What Hides in the Woods

Author: A.M. Shine

Mina is a loner. She likes her life and its aloofness. Her apartment with its lack of personality, its austere neutrality. Mina likes to avoid her sister, the one who has the perfect life, perfect husband, perfect child. Mina likes being on her own. Just her and her sketch pad, her silent studies of other people, never getting too close. But . . . Mina does need money, so when a chance encounter with a friend at the pub lands an easy job in her lap – drive a fancy parrot to its new owner – she takes it. Little does she know that it will change everything.

When her car breaks down at the edge of a mysterious wood at dusk, she is called to safety by a frantic voice. Armed only with her sketch pad and the parrot, Mina sinks into a new world of hiding with four strangers. A world illumed by a bright bulb that brings shelter at night while the things outside howl and peer in. Each person has been stranded here, guided to the light, to the shelter that protects them from the things that go bump in the night. During the day they emerge, seek food. At night, they return before the creatures rise from their burrows. They are too far away from civilization for help, for hope. But Mina wonders – why are they all accepting this sentence so blithely? Why are they all following Madeline, the mean old woman who rules the roost and claims she knows what will keep them safe, keep them alive?

The Watchers presents an interesting premise, building off Irish folklore and that alone-in-the-woods creepiness. Yet, despite all the effort to create a tone, to build suspense and isolation, the story falters. It tries too hard with its descriptions, but not hard enough with its logic or its character building. Mina remains a loner. Her three compatriots are likewise unknowable beyond their primal fear and depression. There is no true emotion here, despite the creeping horror, and soon the portentous descriptions and lowering forest blend together to create something more tepid than terrifying.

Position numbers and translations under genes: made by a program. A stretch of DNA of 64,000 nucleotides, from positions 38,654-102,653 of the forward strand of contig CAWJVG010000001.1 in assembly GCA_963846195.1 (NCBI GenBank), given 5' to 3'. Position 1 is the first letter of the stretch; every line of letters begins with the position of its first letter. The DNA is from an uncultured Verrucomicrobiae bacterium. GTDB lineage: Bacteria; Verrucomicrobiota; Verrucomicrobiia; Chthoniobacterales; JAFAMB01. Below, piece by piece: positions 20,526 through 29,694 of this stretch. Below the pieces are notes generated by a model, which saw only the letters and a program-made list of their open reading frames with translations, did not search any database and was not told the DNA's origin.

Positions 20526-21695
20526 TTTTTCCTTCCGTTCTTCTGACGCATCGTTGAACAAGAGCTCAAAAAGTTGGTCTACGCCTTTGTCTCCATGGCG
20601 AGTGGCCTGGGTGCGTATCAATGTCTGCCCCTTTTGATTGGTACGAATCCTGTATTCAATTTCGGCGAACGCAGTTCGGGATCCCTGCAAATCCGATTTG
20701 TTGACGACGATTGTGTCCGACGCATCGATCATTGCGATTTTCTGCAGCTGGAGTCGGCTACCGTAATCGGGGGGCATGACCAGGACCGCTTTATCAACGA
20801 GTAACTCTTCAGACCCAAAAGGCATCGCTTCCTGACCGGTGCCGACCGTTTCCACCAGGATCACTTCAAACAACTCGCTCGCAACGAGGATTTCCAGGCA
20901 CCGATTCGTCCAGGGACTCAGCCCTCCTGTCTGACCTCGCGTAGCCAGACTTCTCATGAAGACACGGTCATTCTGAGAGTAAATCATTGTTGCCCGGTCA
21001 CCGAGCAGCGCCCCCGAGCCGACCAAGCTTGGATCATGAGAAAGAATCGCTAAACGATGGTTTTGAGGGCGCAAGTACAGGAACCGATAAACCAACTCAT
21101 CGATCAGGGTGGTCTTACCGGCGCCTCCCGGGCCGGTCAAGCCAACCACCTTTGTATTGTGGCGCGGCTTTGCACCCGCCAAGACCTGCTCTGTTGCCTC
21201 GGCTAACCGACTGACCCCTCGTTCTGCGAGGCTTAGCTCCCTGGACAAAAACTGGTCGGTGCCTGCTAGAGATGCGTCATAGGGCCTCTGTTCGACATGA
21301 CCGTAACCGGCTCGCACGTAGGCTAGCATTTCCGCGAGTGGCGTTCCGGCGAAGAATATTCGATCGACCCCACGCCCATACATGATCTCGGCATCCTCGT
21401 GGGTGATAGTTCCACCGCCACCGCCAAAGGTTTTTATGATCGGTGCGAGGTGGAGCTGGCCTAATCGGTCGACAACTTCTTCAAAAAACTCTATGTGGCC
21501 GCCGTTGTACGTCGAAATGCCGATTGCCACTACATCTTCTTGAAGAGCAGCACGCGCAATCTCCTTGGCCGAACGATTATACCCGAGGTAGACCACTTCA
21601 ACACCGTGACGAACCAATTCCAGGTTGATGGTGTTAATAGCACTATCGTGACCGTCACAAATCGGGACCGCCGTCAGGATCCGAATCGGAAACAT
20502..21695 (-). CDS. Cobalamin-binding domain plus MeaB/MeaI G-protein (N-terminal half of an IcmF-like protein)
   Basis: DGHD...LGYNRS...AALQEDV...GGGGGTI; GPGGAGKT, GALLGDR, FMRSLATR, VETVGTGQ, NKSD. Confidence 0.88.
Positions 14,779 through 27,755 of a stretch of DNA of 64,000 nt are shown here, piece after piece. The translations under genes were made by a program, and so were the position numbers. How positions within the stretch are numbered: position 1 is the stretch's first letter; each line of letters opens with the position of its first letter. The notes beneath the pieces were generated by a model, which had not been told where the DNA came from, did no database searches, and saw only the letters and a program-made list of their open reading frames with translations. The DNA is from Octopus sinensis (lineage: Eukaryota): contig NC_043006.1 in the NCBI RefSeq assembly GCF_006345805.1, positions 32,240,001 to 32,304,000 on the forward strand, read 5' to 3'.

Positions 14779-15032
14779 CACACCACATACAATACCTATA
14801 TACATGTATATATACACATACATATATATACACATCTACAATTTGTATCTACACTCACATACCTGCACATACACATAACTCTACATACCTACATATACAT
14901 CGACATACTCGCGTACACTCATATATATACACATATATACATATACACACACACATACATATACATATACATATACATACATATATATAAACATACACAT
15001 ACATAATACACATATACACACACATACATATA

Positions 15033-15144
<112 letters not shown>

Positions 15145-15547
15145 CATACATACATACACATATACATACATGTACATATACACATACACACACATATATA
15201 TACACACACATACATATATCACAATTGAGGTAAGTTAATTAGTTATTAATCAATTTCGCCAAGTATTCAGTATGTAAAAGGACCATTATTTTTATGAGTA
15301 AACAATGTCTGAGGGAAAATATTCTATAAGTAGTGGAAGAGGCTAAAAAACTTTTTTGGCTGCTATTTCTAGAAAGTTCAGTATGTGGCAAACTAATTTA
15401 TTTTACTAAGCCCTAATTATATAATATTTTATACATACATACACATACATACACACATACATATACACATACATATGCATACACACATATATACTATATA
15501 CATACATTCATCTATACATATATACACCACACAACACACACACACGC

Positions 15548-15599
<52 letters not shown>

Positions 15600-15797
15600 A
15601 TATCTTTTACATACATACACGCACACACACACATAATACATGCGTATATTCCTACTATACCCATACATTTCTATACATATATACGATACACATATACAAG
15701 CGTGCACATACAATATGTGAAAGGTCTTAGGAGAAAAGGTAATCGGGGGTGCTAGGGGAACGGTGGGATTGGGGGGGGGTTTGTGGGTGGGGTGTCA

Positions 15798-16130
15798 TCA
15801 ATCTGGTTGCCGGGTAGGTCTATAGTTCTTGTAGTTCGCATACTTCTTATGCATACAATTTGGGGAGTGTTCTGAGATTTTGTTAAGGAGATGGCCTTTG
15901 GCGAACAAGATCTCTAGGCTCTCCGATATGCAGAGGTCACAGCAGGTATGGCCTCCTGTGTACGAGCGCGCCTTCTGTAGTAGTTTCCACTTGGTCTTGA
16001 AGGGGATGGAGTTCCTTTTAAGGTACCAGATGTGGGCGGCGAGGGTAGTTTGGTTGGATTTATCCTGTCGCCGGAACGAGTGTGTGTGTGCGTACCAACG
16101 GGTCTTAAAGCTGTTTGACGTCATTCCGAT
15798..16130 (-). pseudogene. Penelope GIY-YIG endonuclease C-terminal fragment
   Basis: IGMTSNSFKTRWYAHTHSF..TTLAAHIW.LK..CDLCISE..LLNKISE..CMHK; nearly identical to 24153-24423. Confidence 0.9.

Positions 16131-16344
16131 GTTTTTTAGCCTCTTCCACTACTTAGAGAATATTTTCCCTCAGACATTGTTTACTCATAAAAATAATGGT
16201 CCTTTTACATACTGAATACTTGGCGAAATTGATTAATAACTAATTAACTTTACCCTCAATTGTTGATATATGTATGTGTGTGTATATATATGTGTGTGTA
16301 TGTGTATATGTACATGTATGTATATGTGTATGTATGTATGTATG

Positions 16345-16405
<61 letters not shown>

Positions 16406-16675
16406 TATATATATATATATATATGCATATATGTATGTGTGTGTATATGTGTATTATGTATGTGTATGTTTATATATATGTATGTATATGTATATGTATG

Firstly, the story doesn’t make a lot of sense. The folklore is only revealed in stages, and only weakly. We don’t get a full sense of the creatures in the ground, or of why this shelter with its magic light is able to keep them at bay. Do they want to eat the people or watch them, or both? What is their motive, and why is escape so impossible when there is full daylight to walk and wonder? Why has none of these people tried to find out more, tried harder to escape or suss out the true nature of the creatures to battle them? Everything is accepted on faith, but the story hasn’t earned our trust yet. We accept nothing, and we wonder at these bland characters who ask so little, who have so little verve and fight left.

Image by Nanne Tiggelman from Pixabay

As the story unfolds, each character remains aloof, an enigma. We are told everything, nothing is shown, and nothing rings authentically. The depression is evident, but not the stalwart human desire to survive or even really the fear of this unseen howling thing with its burrows. Everyone accepts everything but we, the reader, wonder. It’s too convenient. Too . . . plotted.

Finally, some things start to change, a story emerges, and it starts to get better. The characters are still stilted, still wooden, but we have more backstory now, a target for our suspicions, somewhere to go. It gets interesting. Not fascinating. Not “I can’t stop myself from reading,” but interesting. It’s the last half of the story, away from the woods, oddly, that is the most powerful and that comes close to the beauty of the original myth.

In the end, The Watchers has a lot of potential, but it’s both overblown and under-executed at the same time. It would have fared better as a novella or even a movie, something more focused on aesthetics than the depth of the people involved. The myth needed more focus, more teasing out. The writing needed to stop trying so hard to create atmosphere and instead let its characters show us the story. This was ok, but not especially inspiring. A read that I neither hated nor loved.

– Frances Carden

Follow my reviews on Twitter at: https://twitter.com/xombie_mistress

Follow my reviews on Facebook at: https://www.facebook.com/FrancesReviews

Frances Carden
Latest posts by Frances Carden (see all)